The last winery I visited in Greece was Zeginis, that is found just a little bit north of Athens International airport. It lies within the town of Marathon, close to the Mediterranean and the beautiful national park of Schynias. So this winery is more than worth it when you want to make a day trip about it. But to be honest, the wines itself are more than worth the visit!
I was greeted by Chrysanthi Zegini, who holds a masters degree in Enology from the university of Bordeaux and is able to apply this knowledge in their family owned winery.
She took me to see the vines, which were located a few km from the winery. The view was absolutely fantastic! We drove this deserted road that led us to the many acres of land the family owns, where they plant Chardonnay, Merlot, Agiorgitiko, Grenache and of course Savatiano. When I was walking among the grape vines, listening to Chrysanthi sharing her knowledge, a very peaceful feeling came over me. It was already late in the afternoon, so the heat was not that extensive.
As we walked by the Savatiano vines and we came towards the Chardonnay, the view magnified my peaceful feeling and all I wanted to do was just stay there in that very spot and drink wine. The cool thing was that an oak tree, separates the two lots of land where Savatiano and Chardonnay are grown. The same type of oak used for the aging on wood. Which, as I will explain later, reflect on the label as well. Even though I had been to vineyards in the past, it was not until now that I was able to see wine grapes, looking like actual grapes and not buds on a plant. Where the growing Savatiano grape bunch almost takes the form like Attica on the map, the Chardonnay grapes are a lot greener and smaller. This was such an amazing experience for me!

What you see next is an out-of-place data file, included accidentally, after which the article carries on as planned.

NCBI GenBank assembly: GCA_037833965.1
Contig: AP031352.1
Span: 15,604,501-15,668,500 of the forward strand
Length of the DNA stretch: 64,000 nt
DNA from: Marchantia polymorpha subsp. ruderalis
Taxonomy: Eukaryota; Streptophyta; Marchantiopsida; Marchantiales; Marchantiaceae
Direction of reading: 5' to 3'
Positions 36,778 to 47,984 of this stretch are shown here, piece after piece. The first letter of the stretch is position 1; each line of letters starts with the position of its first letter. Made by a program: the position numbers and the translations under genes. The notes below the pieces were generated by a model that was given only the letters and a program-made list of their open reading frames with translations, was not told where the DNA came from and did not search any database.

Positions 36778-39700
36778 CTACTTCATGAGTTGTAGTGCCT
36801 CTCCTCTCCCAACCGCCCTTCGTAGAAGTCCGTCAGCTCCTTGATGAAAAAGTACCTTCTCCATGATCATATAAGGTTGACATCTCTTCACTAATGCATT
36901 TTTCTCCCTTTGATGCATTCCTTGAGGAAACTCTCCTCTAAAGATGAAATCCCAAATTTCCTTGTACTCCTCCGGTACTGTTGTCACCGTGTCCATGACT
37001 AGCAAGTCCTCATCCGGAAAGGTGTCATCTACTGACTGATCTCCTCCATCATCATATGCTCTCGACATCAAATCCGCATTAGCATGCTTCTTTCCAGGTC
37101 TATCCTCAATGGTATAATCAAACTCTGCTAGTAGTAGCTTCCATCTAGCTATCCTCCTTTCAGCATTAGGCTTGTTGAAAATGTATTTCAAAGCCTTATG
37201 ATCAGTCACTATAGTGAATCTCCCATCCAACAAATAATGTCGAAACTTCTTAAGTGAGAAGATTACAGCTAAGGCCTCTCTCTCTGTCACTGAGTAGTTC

Back at the winery a tour was given around the stainless steel tanks used for fermenting and aging, the wood barrels and I got to meet the family dog, protecting the wine legacy. Outside around the wine press, there was a cat lingering around claiming the winery as her own. It is things like this that give a winery character and authenticity. I was so charmed by it, and that was before I had even tried the wines!
The wines I was able to try were Savatiano, Chardonnay and the rose made from Grenache. We started out with the Savatiano, and as I have explained in previous blogs, the possibilities of the grape are almost endless! This one was made as a dry white wine with a characteristic acidity and aroma’s of lemon peel, with some white flowers. The length of the aftertaste still amazes me. After these travels, Savatiano will be the grape that I will always remember and what I take with me from this trip.
As I have always loved Chardonnay, needless to say I was very excited to try a one that was grown here in wonderful Greece! Tropical fruits come your way even before you take note of the first aroma in the nose. Think of overripe pear, peach and if you pay attention, some green pineapple and a touch of vanilla. It does still reflect typical characteristics like creaminess in the texture and a fine acidity, but it is not as round and full bodied as for example a Californian. Funny fact is that the name of the wine is ‘Velanidia’ which means oak in Greek. And that was the oak that was found on the vineyard itself, as described above.
The wine that really stood out for me was the rose, made from Grenache. This rose expresses very much the character of the grape, such as red currant, strawberries, but also has the crispiness of pink grapefruit and blood orange. Usually I find it a bit hard to really recognize a red grape, when being used for a rose, but I just loved how this one was still able to hold on to it’s identity.
I have closed the tasting series off with a lovely blend of Agiorgitiko and Merlot, that react surprisingly well to each other. The grapes get tangled up in a whole of ripe red and dark fruits, softly roast spices and soft tannins, although they are fully present. You can enjoy this full and rich, yet pleasant red wine with a range of Mediterranean meat dishes.
Once again one blog is not enough to fully grasp the whole picture of what the Zeginis Winery stands for, so I can only encourage everyone to just go there!
You can find the winery through the address below:
62 Avenue Kato Souliou, Marathon, 19007 Greece
Tel: +30 22940 67494 / +30 22940 67495 / +30 697 3241651